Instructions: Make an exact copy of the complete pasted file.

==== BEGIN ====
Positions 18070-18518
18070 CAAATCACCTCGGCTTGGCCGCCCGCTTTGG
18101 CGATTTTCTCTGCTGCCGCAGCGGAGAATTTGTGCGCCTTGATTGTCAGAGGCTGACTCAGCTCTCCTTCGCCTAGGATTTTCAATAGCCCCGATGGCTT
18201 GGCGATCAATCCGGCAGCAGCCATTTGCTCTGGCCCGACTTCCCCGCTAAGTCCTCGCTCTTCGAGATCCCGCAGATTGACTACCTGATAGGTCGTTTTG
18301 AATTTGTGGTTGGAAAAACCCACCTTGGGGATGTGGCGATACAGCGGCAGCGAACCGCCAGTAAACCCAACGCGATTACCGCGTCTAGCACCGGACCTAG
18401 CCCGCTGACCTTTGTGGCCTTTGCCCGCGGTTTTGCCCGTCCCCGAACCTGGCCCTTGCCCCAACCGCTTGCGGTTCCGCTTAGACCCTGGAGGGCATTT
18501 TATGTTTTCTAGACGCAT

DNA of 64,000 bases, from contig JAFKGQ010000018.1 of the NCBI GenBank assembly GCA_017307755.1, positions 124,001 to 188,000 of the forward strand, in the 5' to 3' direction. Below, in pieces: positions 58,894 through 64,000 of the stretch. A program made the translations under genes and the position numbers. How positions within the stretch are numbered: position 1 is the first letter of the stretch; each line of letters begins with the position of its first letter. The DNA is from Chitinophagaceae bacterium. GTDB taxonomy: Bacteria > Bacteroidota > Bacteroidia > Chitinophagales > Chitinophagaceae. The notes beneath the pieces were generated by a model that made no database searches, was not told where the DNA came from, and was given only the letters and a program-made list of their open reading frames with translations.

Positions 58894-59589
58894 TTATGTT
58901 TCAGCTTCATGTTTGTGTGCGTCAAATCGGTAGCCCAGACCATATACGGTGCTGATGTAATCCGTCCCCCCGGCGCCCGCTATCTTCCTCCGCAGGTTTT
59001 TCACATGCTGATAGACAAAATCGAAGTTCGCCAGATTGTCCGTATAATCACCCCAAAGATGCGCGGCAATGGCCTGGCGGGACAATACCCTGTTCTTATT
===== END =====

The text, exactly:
Positions 18070-18518
18070 CAAATCACCTCGGCTTGGCCGCCCGCTTTGG
18101 CGATTTTCTCTGCTGCCGCAGCGGAGAATTTGTGCGCCTTGATTGTCAGAGGCTGACTCAGCTCTCCTTCGCCTAGGATTTTCAATAGCCCCGATGGCTT
18201 GGCGATCAATCCGGCAGCAGCCATTTGCTCTGGCCCGACTTCCCCGCTAAGTCCTCGCTCTTCGAGATCCCGCAGATTGACTACCTGATAGGTCGTTTTG
18301 AATTTGTGGTTGGAAAAACCCACCTTGGGGATGTGGCGATACAGCGGCAGCGAACCGCCAGTAAACCCAACGCGATTACCGCGTCTAGCACCGGACCTAG
18401 CCCGCTGACCTTTGTGGCCTTTGCCCGCGGTTTTGCCCGTCCCCGAACCTGGCCCTTGCCCCAACCGCTTGCGGTTCCGCTTAGACCCTGGAGGGCATTT
18501 TATGTTTTCTAGACGCAT

DNA of 64,000 bases, from contig JAFKGQ010000018.1 of the NCBI GenBank assembly GCA_017307755.1, positions 124,001 to 188,000 of the forward strand, in the 5' to 3' direction. Below, in pieces: positions 58,894 through 64,000 of the stretch. A program made the translations under genes and the position numbers. How positions within the stretch are numbered: position 1 is the first letter of the stretch; each line of letters begins with the position of its first letter. The DNA is from Chitinophagaceae bacterium. GTDB taxonomy: Bacteria > Bacteroidota > Bacteroidia > Chitinophagales > Chitinophagaceae. The notes beneath the pieces were generated by a model that made no database searches, was not told where the DNA came from, and was given only the letters and a program-made list of their open reading frames with translations.

Positions 58894-59589
58894 TTATGTT
58901 TCAGCTTCATGTTTGTGTGCGTCAAATCGGTAGCCCAGACCATATACGGTGCTGATGTAATCCGTCCCCCCGGCGCCCGCTATCTTCCTCCGCAGGTTTT
59001 TCACATGCTGATAGACAAAATCGAAGTTCGCCAGATTGTCCGTATAATCACCCCAAAGATGCGCGGCAATGGCCTGGCGGGACAATACCCTGTTCTTATT